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Why This Five Minute Playtime Hack Is Trending Among Busy Moms

Studies show that just five minutes of "special time" can help you bond with your child and makes them more likely to listen to you in the future.
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profile picture of Wyndi Kappes
Assistant Editor
Updated
October 19, 2022
mother and daughter playing with makeup at home
Image: Dmitry Galaganov | Shutterstock

Moms today are busier than ever. Managing childcare, working, cooking, cleaning, extracurriculars and so much more. With all the things that moms have to do, it’s hard to find time for those things that you really want to do—like playing and bonding with your children.

Often when moms can’t devote the time they want to their child’s growth, they end up feeling guilty. But now, a new science-backed trend is helping more mothers lay down the guilt and get in that critical bonding time with their kids, even if it’s just for five minutes.

You may have heard of “Special Time” before from psychologists, pediatricians or social media moms. The growing trend refers to a type of child-led play where parents spend at least five uninterrupted minutes with their child, just listening and not leading.

After a day filled with directions and orders like “brush your teeth, eat your breakfast, hold my hand,” this chance for your child to lead the conversation on what to do not only to helps you bond but has also been proven to make your child more likely to listen to you in future situations.

“Special time becomes a tool that disrupts that cycle and increases the positive interactions, increases opportunities for play, increases opportunities for closeness between a parent and a child. And as that closeness, that attachment, that bond is building, it actually increases the likelihood that a child is going to listen or value what a parent has to say,” Roger Harrison, a pediatric psychologist, shared with NPR’s Life Kit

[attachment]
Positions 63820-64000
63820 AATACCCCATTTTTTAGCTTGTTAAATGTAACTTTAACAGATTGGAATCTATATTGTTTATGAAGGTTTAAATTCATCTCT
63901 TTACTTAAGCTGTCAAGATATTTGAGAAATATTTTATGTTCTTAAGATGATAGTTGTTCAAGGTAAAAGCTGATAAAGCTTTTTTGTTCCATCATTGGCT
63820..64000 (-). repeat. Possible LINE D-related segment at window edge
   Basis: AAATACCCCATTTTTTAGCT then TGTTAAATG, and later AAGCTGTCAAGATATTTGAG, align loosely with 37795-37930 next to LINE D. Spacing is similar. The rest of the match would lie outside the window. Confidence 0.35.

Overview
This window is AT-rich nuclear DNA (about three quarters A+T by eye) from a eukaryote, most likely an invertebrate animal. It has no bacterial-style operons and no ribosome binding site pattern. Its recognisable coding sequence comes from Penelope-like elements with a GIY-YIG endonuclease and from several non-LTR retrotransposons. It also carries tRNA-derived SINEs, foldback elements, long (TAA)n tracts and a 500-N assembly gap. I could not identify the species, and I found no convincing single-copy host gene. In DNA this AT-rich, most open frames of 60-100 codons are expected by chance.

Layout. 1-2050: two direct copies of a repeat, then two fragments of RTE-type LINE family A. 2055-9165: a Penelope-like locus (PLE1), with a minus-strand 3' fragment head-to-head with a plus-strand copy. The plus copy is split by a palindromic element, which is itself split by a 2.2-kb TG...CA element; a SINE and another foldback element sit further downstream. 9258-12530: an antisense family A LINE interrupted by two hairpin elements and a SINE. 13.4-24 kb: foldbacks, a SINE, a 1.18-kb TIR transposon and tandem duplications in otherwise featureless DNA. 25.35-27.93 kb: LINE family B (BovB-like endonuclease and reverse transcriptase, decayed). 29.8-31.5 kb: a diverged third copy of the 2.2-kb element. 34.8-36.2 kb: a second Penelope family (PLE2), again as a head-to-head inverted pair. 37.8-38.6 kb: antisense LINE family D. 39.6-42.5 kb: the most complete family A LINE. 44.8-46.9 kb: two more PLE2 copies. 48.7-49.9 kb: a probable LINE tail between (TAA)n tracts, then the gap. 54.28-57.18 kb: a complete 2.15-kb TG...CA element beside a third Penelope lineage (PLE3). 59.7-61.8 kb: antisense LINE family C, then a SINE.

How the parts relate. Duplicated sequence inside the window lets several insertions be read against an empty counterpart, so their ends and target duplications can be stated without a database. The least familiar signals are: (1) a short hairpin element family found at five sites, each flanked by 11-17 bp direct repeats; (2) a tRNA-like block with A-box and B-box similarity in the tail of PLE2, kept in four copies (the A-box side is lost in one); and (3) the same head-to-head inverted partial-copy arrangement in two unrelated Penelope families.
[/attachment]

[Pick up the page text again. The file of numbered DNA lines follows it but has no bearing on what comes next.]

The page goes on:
So how can you take advantage of this trending play phenomenon while balancing a busy schedule? It can be as simple as taking five minutes to draw, play with dolls, or cook something in an imaginary kitchen. Just join in any playtime activity that doesn’t have a wrong and right way to do things. The important part—don’t ask questions or give commands.

To maximize your “special time,” researchers point to the five points of P.R.I.D.E.

  • Praise Give enthusiastic and specific feedback as you play together, rather than a general “You are doing a great job.” Examples include, “I love the colors you are using in this picture” or “You are so good at brushing barbie’s hair gently.”
  • Reflect Verbally repeat back what your child says during playtime. This shows your child that you are listening and can encourage them to use communication skills you’d like to hear more of.
  • Imitate Imitating what your child is doing during play, like stacking Legos or building a castle, reinforces that you are going along with their wishes and they are in charge here.
  • Describe Describing out loud what your child is doing as they play shows them you are paying attention and helps hold their attention on the activity as well.
  • Enthusiasm Showing that you are excited to play by smiling, clapping or using positive words helps your child feel more confident in their abilities and more comfortable sharing them with you.

Interested in learning more about play? Check out these Different Stages of Play and How They Help Kids Learn.

Please note: The Bump and the materials and information it contains are not intended to, and do not constitute, medical or other health advice or diagnosis and should not be used as such. You should always consult with a qualified physician or health professional about your specific circumstances.

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